For FreeBSD users who want to use gcc7:

CC=gcc-7 ARCH=amd64 util/build

Getting ninep to serve your files

Usually script will do this for you, but if you love some craft you can get ninep in the following way

git submodule init
git submodule update
export GOPATH=$(pwd)/util/third_party:$(pwd)/util
export GOBIN=$(pwd)/util
go install

In case last would give you some problem, try installing libs first:

go install
go install

After these, you have util/ufs and you must add "harvey" and "none" users to your Linux/Mac/BSD system. "harvey" because you will need that hostowner could be the appropriate owner of your file server. And "none" if you boot a cpu server and want to have all the available services running. Harvey inherited this from Plan 9, so it would be better if you would understand well this. Please read this doc and learn why "none" user is important and very useful, and any other things about 9P services.

-- However, we're working to hack ninep in order to not having to add users to host system which is running the file server. But it would be just a hack at the begining, because you will want to have your users available across your network in case you would use ldap servers, or something like that, so this is not arbitrary and has its own reason and logic for being so.

-- Well, after this parenthesis, you can run ninep manually in another shell session just executing this:

util/ufs -root=/$HARVEY-REPO_PATH -debug=3

Running Harvey

Once ninep is running, move to Harvey's repo directory and just boot Harvey as cpu server with this:

export HARVEY=$(pwd)

This will start harvey and it will use DHCP to get an IP. On some systems (VMWare Fusion on OSX) the DHCP may not work well. You can extend the arguments in the scripts, with, e.g.:

bootargs='tcp -g ether /net/ether0'

In this case, our gateway is, and our IP is

  • You could test Harvey with Virtio capabilities of QEMU, just follow this guide for it.

Once Harvey is up, let's go to see how to have some GUI working.

Getting rio GUI on Harvey

As many other things across the system, Harvey inherited a GUI program from its ancestors. This is rio, an small program that allows you to move inside Harvey through menus and windows. But the story doesn't ends here, please read carefully how to use rio and some history about it. Draw is something in what you could be interested.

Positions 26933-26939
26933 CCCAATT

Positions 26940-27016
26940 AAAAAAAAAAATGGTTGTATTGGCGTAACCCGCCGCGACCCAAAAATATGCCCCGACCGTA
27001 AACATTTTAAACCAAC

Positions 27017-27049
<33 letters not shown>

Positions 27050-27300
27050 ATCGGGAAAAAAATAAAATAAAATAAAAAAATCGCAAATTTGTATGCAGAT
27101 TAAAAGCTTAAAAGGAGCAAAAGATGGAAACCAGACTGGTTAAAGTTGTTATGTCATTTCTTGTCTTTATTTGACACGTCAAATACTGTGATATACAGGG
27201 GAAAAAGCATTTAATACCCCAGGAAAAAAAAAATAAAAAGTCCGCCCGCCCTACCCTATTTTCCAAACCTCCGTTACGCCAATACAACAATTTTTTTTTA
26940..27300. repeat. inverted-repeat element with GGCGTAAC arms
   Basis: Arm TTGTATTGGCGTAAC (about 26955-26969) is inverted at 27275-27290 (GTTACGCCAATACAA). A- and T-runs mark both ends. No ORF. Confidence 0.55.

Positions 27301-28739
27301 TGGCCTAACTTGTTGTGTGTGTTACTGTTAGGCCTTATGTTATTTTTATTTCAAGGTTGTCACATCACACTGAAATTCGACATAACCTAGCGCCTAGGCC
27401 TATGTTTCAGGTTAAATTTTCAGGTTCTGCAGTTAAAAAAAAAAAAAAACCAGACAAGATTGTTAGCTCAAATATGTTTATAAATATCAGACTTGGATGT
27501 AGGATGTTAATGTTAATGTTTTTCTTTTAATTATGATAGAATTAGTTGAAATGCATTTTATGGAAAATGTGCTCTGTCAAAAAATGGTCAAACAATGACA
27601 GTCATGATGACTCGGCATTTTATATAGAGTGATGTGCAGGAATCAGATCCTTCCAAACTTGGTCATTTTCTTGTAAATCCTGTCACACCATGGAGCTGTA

After booting Harvey as a cpu server (previous paragraph), you can use drawterm to have rio working. You could find useful a drawterm info page about how to use it and what is it. To make this work with qemu, you must add the user 'none' to your host system or the listen command which serves the connection will fail to start.

Also you can start Harvey as a terminal, instead of a cpu server, using vesa driver and running rio with this:

    export HARVEY=$(pwd)

Look inside GO9PTERM script how we pass the needed params that will be catched by /rc/bin/termrc booting script, for starting your rio environment through profile set up of user harvey (/usr/harvey/rc/lib/profile).

You can run rio in a cpu server too (Harvey's kernel is the same) with this series of commands:

cpu% aux/mouse ps2
cpu% ms&
cpu% aux/realemu
cpu% aux/vga -m vesa -l 1024x768x24

It's just in cpu server mode we disabled GUI by default.

Come to our list to see and learn more things. Don't forget looking at "Virtual disk with Fossil and Venti on Harvey" section for how to setup your disk.

You can’t perform that action at this time.
You signed in with another tab or window. Reload to refresh your session. You signed out in another tab or window. Reload to refresh your session.
Press h to open a hovercard with more details.